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I have a DSM done trough photogrammetry with the software Agisoft Photoscan of a forestry experiment and I need to accomplish an analysis of the mean height from it. My problem is that the profile has a slope and I need a flat surface for the calculations.

This is the exact profile:

enter image description here

I have tried with the Trend tool of ArcGIS but it doesn't work well, still appearing differences. The calculation needs to be very precise because the heights are between 0 to 2.7 meters.

This is one of the results with the Trend tool, and the slope is still appearing. The surface is higher in the top than in the bottom and that doesn't make sense.

enter image description here

Anyone have experience with this?

  • Do you have a DEM? (ground only) I subtract the ground from the DSM to create a vegetation height raster, this normalization would make your calculations easier. – Michael Stimson Nov 30 '17 at 4:22
  • The DSM that I have is builded by photogrammetry, that means the elevation doesn´t discriminate by ground or vegetation, is just surface. – Juan Cordoba Nov 30 '17 at 14:42
  • What format are the points that made the surface in? You might be able to use a tool like lasground rapidlasso.com/lastools/lasground ground/nonground classify with input X,Y,Z files output to LAS then create a LAS Dataset and render the ground points only to DEM or use LAS2DEM rapidlasso.com/lastools/las2dem. – Michael Stimson Nov 30 '17 at 20:51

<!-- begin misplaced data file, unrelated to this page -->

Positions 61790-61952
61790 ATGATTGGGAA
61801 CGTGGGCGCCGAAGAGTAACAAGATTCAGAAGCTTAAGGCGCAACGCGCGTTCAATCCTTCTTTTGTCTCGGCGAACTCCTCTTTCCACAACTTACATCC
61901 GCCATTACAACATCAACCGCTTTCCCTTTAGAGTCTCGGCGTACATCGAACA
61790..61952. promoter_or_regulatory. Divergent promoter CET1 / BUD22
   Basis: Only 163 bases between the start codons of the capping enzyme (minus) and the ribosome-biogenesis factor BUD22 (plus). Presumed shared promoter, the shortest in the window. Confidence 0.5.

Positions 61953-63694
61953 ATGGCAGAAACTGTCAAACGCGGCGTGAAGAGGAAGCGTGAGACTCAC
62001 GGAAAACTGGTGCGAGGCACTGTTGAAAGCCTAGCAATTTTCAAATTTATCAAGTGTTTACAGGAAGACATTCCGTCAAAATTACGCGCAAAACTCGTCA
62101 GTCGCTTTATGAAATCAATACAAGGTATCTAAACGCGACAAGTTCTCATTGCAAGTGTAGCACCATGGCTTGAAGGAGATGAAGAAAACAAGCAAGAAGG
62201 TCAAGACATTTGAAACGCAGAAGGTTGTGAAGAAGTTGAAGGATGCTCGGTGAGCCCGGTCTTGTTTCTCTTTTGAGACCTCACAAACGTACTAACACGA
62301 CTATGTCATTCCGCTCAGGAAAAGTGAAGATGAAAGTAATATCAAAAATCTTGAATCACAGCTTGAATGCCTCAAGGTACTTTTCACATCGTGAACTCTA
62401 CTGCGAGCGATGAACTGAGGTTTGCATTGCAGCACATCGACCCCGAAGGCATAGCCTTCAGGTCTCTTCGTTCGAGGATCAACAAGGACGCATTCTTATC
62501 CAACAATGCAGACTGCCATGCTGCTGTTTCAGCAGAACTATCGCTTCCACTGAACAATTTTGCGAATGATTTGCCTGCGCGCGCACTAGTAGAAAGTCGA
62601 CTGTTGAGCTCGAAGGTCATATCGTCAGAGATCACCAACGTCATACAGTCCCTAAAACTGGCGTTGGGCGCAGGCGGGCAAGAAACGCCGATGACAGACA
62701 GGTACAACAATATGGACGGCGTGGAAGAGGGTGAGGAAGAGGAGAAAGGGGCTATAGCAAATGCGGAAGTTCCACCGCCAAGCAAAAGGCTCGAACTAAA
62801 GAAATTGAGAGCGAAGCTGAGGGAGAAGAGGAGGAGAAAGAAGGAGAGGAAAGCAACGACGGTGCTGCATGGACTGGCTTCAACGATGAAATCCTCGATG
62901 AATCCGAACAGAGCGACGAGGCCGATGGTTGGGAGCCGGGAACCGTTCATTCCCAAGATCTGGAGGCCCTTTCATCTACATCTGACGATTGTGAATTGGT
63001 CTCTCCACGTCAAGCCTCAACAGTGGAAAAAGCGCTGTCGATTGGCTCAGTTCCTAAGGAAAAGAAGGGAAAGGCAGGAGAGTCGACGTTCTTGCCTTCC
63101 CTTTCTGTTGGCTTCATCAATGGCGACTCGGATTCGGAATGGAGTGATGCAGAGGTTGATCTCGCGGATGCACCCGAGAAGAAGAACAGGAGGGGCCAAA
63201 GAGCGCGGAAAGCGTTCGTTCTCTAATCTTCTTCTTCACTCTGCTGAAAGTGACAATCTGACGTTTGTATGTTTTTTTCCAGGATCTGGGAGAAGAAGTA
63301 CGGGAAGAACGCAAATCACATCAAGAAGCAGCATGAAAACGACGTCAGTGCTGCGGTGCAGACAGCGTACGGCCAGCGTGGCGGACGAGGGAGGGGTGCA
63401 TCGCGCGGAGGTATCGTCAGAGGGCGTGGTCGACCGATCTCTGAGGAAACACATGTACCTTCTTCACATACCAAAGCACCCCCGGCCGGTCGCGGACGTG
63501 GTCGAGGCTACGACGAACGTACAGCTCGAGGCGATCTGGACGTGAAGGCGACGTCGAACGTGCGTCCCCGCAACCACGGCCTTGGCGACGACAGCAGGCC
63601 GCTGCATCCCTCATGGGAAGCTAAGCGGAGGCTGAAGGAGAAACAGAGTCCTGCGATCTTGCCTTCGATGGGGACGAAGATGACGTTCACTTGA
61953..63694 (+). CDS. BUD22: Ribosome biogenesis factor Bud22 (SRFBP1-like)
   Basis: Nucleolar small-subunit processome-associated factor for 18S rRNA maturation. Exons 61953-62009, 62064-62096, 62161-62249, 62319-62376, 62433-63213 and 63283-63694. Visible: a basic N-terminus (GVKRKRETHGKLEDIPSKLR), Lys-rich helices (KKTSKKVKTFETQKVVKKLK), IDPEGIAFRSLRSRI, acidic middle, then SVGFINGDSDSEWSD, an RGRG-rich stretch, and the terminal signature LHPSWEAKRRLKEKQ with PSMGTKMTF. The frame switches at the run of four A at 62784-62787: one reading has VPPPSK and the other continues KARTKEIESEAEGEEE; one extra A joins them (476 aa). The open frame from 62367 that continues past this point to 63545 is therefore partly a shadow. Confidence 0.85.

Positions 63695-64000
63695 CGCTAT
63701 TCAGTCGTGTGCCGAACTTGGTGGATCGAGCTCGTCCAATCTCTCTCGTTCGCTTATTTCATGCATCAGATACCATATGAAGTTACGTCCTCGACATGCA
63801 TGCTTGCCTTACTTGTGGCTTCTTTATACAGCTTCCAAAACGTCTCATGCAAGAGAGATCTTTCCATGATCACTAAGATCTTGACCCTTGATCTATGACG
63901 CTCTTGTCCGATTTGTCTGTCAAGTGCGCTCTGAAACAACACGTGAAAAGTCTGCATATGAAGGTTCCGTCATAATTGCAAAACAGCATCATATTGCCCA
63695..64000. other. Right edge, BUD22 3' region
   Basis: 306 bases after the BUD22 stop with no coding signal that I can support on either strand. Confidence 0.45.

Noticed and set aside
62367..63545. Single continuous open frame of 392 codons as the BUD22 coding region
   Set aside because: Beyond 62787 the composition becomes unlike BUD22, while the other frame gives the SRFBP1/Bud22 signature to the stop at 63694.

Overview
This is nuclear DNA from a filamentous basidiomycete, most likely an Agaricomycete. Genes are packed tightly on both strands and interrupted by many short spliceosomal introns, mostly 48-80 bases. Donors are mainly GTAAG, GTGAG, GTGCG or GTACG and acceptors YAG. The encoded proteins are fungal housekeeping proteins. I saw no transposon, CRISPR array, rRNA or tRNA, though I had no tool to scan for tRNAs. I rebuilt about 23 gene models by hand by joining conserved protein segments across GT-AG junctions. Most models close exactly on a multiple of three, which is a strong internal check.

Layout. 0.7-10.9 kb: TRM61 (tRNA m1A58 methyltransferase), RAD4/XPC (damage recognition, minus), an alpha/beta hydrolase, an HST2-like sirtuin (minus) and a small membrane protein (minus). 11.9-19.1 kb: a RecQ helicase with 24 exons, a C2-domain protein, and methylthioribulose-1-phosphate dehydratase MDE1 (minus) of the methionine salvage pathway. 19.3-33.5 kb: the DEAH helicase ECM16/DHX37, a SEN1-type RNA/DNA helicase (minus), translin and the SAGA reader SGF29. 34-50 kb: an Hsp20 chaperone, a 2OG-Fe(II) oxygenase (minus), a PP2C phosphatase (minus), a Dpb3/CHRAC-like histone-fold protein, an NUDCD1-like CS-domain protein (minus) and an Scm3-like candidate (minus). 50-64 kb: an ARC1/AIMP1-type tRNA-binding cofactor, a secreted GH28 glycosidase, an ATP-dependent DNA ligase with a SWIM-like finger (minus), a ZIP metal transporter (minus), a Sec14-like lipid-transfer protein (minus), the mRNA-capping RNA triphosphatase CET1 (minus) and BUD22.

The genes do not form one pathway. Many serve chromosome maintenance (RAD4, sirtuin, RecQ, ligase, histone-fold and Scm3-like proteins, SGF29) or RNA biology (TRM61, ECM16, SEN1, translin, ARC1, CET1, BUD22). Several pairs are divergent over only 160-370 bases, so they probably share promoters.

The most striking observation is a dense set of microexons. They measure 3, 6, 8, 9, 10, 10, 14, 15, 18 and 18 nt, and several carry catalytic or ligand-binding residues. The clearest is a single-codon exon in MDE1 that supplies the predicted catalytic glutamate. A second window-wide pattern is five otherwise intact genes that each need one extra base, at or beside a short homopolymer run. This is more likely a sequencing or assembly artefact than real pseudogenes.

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Using the Trend tool does not work because it will only smooth the DSM surface, while what it is necessary is a DEM (bare-earth surface).

What you want is a Canopy Height Model (CHM) (sometimes known as a normalized DSM) which is a raster expressing heights from objects relative to ground (i.e., all ground points/pixels are set to the same level, a reference with 'zero' height).

One option, if possible, is to access the raw point cloud, normalize it, then build a DSM from it (a DSM built from a normalized point cloud is already the CHM). Alternatively, one can classify ground points from the raw point cloud, build a DEM and subtract it from the DSM. Many software for processing LiDAR point clouds will take ASCII point cloud (.xyz, or .txt) as input files and you can try using them to process your photogrammetric point cloud (for example, see here or here).

Another option would be to find an already made DEM for the location (SRTM DEM, for example) and subtract it directly from the DSM. One can also try to generate a DEM from the DSM, but this is suboptimal because the DEM will be generalized/smoothed (see here and here).

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You need to use proper algorithms available in different software to convert DSM to DEM/DTM such as in PCI Geomatica DSM to DTM. You can also do it in ArcGIS by converting your data into Pointcloud and then LAS/LiDAR data processing functionalities.

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